Religion & Well-being

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    Dervic, Kanita and Maria A. Oquendo et al.


    Religious Affiliation and Suicide Attempt

    "Religiously unaffiliated subjects had significantly more lifetime suicide attempts and more first-degree relatives who committed suicide than subjects who endorsed a religious affiliation. Unaffiliated subjects were younger, less often married, less often had children, and had less contact with family members. Furthermore, subjects with no religious affiliation perceived fewer reasons for living, particularly fewer moral objections to suicide."
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    Newberg, Andrew B. and Bruce Y. Lee


    Religion and Health: A Review and Critical Analysis

    "The study of the relationship between religion and health has grown substantially in the past decade. There is little doubt that religion plays an important role in many people’s lives and that this has an impact on their health. The question is how researchers and clinicians can best evaluate the available information and how we can improve upon the current findings. In this essay we review the current knowledge regarding religion and health and also critically review issues pertaining to methodology, findings, and interpretation of these studies. It is important to maintain a rigorous perspective with regard to such studies and also to recognize inherent limitations and suggest constructive ways in which to advance this field of study. In the end, such an approach can provide new information that will improve our understanding of the overall relationship between religion and health."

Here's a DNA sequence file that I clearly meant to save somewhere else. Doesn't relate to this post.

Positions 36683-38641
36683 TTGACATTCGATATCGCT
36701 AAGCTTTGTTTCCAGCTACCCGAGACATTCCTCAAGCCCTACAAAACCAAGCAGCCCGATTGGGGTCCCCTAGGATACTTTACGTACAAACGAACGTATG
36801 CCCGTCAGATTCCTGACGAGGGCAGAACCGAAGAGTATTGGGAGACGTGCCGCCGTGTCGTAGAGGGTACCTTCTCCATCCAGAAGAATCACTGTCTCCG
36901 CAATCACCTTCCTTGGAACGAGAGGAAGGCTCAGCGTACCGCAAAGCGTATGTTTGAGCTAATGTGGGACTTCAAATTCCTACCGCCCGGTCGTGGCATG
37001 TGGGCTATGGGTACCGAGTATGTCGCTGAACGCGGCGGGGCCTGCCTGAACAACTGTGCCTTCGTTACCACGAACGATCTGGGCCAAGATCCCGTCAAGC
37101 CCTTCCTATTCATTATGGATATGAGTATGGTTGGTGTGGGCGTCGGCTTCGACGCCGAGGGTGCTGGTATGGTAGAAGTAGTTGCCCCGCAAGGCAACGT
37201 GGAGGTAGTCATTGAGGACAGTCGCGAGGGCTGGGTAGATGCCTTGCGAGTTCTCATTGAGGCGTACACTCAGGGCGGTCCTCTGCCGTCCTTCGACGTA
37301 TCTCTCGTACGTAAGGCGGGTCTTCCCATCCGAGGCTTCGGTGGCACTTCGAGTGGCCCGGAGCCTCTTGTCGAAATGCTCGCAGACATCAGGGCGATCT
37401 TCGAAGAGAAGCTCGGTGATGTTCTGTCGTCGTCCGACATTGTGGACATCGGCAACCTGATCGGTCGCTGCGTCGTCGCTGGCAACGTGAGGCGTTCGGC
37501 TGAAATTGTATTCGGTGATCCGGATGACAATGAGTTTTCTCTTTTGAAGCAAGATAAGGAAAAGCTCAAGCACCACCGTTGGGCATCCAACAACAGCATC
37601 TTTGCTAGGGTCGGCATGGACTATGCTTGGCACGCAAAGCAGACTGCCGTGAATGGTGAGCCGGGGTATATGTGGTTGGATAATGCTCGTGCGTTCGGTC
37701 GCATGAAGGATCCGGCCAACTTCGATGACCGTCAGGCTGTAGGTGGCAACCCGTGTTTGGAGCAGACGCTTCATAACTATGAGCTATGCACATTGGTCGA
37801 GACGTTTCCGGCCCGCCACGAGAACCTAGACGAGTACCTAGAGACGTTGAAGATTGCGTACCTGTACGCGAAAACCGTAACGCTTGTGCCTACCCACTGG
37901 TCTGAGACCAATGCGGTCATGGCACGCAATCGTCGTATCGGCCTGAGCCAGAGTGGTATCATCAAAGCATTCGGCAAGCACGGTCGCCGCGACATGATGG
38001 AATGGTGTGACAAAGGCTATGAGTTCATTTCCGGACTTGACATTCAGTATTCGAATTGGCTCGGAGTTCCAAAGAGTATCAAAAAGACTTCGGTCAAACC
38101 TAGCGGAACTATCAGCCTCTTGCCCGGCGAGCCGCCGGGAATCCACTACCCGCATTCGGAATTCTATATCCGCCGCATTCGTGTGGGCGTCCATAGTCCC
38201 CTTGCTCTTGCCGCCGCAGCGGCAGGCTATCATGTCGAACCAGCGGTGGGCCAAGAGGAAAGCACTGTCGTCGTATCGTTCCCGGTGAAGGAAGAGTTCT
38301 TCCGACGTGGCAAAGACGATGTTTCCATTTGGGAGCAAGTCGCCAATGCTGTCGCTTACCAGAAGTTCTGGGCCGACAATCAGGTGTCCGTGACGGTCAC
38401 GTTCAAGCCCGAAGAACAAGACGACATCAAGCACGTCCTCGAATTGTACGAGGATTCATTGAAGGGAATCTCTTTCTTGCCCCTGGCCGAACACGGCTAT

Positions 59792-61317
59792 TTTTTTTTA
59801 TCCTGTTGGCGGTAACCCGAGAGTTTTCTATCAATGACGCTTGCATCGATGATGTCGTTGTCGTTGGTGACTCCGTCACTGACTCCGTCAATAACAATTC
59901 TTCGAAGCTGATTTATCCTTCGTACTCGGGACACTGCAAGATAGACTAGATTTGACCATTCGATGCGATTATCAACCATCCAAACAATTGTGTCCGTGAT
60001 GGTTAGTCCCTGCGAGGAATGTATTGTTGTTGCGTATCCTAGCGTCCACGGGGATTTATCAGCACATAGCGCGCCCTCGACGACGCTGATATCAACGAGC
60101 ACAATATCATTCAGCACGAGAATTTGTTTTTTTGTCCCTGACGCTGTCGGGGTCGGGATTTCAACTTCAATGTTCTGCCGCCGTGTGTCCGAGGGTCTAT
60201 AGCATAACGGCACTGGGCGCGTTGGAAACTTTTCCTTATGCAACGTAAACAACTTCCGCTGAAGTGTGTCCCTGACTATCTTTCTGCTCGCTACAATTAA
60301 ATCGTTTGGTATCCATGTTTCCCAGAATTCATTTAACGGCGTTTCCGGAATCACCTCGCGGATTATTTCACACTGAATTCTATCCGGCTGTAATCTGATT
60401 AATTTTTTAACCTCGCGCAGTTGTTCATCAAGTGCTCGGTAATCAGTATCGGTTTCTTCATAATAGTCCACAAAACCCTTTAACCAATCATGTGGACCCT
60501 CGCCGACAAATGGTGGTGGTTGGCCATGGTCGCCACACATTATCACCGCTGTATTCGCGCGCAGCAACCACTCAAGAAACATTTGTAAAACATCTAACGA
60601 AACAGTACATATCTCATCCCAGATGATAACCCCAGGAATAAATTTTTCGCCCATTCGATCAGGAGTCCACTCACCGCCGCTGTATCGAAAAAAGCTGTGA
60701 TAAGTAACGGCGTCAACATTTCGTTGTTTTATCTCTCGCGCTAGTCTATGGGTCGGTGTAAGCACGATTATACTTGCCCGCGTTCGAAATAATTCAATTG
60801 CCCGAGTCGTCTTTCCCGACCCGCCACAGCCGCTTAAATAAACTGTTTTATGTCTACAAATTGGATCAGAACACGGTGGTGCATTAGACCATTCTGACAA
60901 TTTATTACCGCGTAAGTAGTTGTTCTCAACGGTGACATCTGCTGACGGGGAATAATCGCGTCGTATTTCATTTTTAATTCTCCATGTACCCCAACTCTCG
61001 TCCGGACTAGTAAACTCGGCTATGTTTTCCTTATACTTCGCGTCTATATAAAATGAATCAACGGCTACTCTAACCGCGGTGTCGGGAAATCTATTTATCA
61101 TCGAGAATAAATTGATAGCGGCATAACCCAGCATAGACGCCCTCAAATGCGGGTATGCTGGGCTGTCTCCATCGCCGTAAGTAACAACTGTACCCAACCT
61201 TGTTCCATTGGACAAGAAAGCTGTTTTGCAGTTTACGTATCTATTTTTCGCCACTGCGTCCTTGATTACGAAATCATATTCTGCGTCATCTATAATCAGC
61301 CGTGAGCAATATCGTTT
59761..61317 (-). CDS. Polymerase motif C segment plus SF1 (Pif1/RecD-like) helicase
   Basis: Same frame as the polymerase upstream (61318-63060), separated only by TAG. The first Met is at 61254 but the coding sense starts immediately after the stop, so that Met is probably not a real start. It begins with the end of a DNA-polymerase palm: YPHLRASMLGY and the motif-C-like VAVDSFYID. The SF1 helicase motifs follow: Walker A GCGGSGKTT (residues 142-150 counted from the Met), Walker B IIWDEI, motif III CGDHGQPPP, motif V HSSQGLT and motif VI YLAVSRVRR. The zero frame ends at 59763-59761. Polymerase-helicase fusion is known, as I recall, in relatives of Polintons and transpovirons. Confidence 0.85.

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    Post, Stephen G. and Christina M. Puchalski et al.


    Physicians and Patient Spirituality: Professional Boundaries, Competency, and Ethics

    "Clinical studies are beginning to clarify how spirituality and religion can contribute to the coping strategies of many patients with severe, chronic, and terminal conditions. The ethical aspects of physician attention to the spiritual and religious dimensions of patients’ experiences of illness require review and discussion. Should the physician discuss spiritual issues with his or her patients? What are the boundaries between the physician and patient regarding these issues? What are the professional boundaries between the physician and the chaplain? This article examines the physician–patient relationship and medical ethics at a time when researchers are beginning to appreciate the spiritual aspects of coping with illness."
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    Seifert, Lauren S. and Melinda K. Baker


    An Individualized Approach to Religious Coping in Alzheimer’s Disease

    "Previous research has indicated the importance of religious coping among caregivers of individuals with dementia. However, there is almost no empirical research about religious coping among individuals with dementia. It is difficult to measure religious coping directly since many obstacles to improve coping strategies, particularly in diseases like probable Alzheimer’s, prevent the uses of conventional measures of coping and of traditional therapies for improving one’s positive coping strategies. Additional problems may be co-morbidity with serious physical ailments and adapting psychotherapeutic interventions to include religious coping and to suit individuals with progressive cognitive decline. We propose a practical approach to the topic and recount case evidence."